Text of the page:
The reason to train those muscle is to be able to add to the work done by the other muscles to increase overall power beyond what can be done without them.


If they cannot become any stronger, they cannot apply any extra torque, so how could they add to the work done by the other muscles. P Holman also stated that "pulling up" training weakened his downstroke power and he had to do additional non PC training to restore the power in those muscles. As CoachFergie said, Holman's improvement came from his extra interval training time and not from his use of Powercranks. Did he succeed in his objective the following year.
  #1077  
Old 02-11-13, 23:05
FrankDay FrankDay is offline
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If they cannot become any stronger, they cannot apply any extra torque, so how could they add to the work done by the other muscles. P Holman also stated that "pulling up" training weakened his downstroke power and he had to do additional non PC training to restore the power in those muscles. As CoachFergie said, Holman's improvement came from his extra interval training time and not from his use of Powercranks. Did he succeed in his objective the following year.
Sure they can. Let's take the capability to do bicep curls as an example. Let's say your biceps have a maximum strength to do one 100 lb curl before they had to rest. But, you have the ability to do 50 per minute with no weight on the bar. Now, if we suddenly put 2 lbs on the bar and you try to do 50 per minute you would not be able to and you would fail before you got to 50. But, if you kept at it you would eventually be able to do 50 per minute with 2 lbs on the bar because this is well below the maximum capability of the muscle from a strength perspective but you have a better adapted muscle from an aerobic point of view. You have trained that muscle to do more work without training it to become physically stronger. All the PowerCranks do of the hip flexors (and hamstrings) is just a little more than what they are doing now, repeated frequently, but well below the maximum strength capability of the muscle. It is no different than training to push harder to develop more power, it is mostly aerobic conditioning not strength conditioning. Holman seemed to concentrate on the pulling up more than most, it seems, but I would bet that as he got better he didn't do much more than simply unweight except when he was thinking about it.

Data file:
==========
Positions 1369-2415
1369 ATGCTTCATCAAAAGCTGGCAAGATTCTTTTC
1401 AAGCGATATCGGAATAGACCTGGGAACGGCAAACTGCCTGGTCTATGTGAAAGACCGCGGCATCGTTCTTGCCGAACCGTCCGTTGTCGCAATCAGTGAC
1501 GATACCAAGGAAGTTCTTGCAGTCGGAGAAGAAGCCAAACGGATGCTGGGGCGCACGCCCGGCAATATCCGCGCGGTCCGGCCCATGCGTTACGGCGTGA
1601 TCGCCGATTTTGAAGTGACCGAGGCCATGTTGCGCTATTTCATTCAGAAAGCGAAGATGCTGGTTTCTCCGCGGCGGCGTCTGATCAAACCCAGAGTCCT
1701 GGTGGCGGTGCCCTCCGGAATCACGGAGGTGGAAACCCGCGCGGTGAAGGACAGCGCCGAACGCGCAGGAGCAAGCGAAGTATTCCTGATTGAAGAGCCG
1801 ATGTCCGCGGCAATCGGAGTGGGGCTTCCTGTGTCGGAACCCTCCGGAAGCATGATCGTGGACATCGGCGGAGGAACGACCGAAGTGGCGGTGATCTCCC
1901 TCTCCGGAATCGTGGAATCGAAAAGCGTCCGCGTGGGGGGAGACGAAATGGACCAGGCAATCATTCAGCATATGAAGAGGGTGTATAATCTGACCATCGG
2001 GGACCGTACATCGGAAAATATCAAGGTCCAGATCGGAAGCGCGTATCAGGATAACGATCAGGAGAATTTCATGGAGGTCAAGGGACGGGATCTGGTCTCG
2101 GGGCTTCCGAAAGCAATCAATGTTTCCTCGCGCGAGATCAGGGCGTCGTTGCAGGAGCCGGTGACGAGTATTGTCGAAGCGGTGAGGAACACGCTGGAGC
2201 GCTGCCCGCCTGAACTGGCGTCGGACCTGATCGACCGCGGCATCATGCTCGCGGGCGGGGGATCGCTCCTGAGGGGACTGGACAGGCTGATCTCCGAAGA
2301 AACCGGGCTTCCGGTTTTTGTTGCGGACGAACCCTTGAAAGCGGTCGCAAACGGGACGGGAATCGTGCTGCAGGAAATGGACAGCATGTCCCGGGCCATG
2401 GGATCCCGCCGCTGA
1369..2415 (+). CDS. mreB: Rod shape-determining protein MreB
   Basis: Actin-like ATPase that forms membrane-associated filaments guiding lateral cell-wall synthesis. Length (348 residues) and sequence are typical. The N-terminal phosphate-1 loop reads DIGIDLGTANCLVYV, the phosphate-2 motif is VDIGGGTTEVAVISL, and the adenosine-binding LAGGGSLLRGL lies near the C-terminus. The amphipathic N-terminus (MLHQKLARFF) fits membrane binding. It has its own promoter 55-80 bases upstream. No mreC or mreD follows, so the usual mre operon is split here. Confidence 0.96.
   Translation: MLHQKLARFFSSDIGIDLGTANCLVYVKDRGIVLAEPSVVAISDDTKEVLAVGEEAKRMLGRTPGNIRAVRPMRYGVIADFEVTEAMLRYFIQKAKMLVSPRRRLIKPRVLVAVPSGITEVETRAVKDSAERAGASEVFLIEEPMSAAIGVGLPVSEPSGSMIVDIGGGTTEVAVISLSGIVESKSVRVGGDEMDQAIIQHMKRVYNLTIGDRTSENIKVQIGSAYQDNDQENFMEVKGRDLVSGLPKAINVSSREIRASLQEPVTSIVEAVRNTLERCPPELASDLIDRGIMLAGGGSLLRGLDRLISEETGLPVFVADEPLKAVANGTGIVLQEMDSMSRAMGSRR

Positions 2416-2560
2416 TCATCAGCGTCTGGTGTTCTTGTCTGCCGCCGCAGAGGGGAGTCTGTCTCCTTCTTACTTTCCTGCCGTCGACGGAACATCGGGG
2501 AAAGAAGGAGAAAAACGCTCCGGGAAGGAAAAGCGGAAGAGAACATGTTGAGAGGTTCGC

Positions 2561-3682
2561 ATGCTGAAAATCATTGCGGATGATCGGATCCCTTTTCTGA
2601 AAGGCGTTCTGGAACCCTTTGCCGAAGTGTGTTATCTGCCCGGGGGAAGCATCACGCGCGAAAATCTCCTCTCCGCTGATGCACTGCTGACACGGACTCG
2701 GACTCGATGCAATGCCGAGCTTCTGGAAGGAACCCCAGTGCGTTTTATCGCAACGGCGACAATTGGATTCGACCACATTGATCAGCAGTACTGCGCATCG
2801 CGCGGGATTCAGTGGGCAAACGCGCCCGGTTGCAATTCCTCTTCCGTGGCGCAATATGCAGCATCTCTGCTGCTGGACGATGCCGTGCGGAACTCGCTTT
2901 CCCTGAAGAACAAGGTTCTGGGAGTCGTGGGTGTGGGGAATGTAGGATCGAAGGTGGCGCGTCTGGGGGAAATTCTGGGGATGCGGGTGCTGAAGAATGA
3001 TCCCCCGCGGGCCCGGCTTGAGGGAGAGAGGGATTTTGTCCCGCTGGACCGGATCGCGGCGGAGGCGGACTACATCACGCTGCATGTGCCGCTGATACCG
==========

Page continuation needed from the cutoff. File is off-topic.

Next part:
And, I might suggest that I think Holman is a better judge of what made him better (he was there) than either you or Fergie.